There are parallel problems with political education & discussion which result in a greater and greater collective divergence from the core agreed politics of the organisation. This in turn means that discussion and agreement of what those core politics are is increasingly seen as pointless, abstract and uninteresting. Members will tend to start voting for proposals out of misguided politeness and in a mirror image of this problem sink into protracted rows about issues that are minor in the overall scheme of things.
As of 2011 the process of dealing with these issues began with the division of membership into two types rather than a single one size fits all. Unfortunately the first attempt at this was too loose and overly complex. Membership was divided into Activists and Organisers, with the second category volunteering to have double the financial and time commitment of the first. In Dublin it was expected the while Organisers would attend every branch meeting in the month Activists would only be required to attend two, but would at least do this consistently.
In practise members found the work allocation system too complex, boring or alienating which meant it never contained enough useful information to be used to allocate work. And the distinction between branch meetings was never really implemented with the exception of the monthly supporters meeting. This may be part of the reason why Activist members failed to consistently attend the two Activist meeting a month but instead continued on the existing pattern of randomly attending one or more of the meetings each month.
Although in the first form this has not worked it is my opinion that it does suggest the right direction. That is an organisation with a core of highly committed and formally identified Organisers who will take on the essential tasks required to keep both the organisation and its external commitments effective. And a second layer of looser but still committed Activists who will take on less central tasks and whose activity will vary much more strongly according to their motivation and circumstances at any particular moment. Part of the role of the Organiser layer being to monitor, discuss and engage the work of the WSM and its supporters as a whole.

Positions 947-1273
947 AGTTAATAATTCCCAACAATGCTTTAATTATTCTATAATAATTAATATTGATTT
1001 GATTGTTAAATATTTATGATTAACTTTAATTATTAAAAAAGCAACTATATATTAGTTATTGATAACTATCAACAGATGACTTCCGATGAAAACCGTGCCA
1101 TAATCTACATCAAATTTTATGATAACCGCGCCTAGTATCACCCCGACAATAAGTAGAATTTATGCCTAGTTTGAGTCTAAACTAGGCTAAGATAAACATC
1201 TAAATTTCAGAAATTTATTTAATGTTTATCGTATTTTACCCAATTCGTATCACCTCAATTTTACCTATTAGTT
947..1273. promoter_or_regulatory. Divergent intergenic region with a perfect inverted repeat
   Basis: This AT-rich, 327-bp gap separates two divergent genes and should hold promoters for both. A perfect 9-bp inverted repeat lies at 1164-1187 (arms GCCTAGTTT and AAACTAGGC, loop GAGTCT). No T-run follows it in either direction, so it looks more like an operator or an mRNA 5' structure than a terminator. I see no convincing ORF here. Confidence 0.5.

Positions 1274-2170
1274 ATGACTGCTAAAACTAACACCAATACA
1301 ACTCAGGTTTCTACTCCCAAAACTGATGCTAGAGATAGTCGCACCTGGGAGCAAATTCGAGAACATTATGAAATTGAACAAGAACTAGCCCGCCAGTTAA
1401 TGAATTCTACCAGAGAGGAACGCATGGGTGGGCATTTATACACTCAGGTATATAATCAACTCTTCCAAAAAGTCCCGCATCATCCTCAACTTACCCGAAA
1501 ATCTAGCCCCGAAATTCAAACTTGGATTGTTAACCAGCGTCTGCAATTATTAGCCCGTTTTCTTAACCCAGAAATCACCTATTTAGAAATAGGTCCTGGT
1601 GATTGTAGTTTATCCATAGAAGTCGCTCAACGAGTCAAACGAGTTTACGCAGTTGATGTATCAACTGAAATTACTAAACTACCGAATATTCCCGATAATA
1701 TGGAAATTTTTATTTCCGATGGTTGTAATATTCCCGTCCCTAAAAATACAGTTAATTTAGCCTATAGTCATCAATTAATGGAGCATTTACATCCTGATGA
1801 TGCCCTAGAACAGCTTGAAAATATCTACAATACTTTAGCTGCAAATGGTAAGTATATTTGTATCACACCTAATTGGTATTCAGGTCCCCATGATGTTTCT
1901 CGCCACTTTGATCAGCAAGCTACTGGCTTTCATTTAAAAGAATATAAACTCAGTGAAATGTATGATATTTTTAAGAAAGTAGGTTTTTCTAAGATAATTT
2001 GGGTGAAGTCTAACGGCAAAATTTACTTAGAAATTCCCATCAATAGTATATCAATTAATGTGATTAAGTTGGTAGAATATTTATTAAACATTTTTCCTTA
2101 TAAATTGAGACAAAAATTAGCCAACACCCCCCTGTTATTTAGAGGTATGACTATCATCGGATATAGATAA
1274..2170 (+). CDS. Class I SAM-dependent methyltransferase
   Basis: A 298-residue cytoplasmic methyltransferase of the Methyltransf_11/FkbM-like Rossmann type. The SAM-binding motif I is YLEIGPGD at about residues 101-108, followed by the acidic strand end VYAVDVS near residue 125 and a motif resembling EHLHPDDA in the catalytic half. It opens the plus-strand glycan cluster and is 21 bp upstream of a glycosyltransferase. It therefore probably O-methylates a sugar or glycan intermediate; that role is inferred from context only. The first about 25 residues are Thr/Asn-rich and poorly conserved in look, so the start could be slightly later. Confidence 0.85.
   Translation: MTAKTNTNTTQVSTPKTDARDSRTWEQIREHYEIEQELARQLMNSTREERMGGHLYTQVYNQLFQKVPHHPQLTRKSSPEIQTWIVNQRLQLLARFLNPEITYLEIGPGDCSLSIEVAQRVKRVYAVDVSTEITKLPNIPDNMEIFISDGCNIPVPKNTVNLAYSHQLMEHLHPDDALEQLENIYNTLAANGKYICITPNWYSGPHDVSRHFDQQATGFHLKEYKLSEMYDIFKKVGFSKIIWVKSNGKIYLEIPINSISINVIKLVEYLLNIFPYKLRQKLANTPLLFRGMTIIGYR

That is to formalise the actual mechanism that has kept the WSM running on a reasonably effective basis in the belief that by making this more formal and visible the motivation to engage and train members to the Organiser level will be found. This is a concept that the 1990’s WSM explicitly rejected but the experiments of the 2000–2010 suggests that this was a mistake. As with the ‘Tyranny of Structurelessness’ a refusal to formally acknowledge that something exists does not do away with the problems caused by its existence. Quite the opposite, because those problems cannot be named or pointed to without risking a major falling out their impact over time grows.
In short as with other areas I don’t see a solution to these real problems coming from looking back to a period with problems of its own. On a more general level it is almost impossible to see how an organisation can grow beyond an active membership of 50 or more without both a highly committed core to build around and one or more full time workers to ensure the mundane but essential administration tasks are completed. That second point is something of a heresy for many anarchists arising from the obviously false myth that the 1930’s CNT only ever had one full time worker.
On the other hand we have the frankly disastrous experience of the trotskyist left where the political leadership and best organisers were given full time paid positions in the organisation. Combined with a ‘democratic’ centralism that gave this same group decision making power meant that organisational policy was decided by a group of people removed from the workplace whose future wages depended on the decisions they made. It is hardly surprizing that many of these organisations became little more than organisations that were very good a recruiting enough members to stay in existence but ensuring those members lacked the power to force major changes in direction (or more importantly staffing).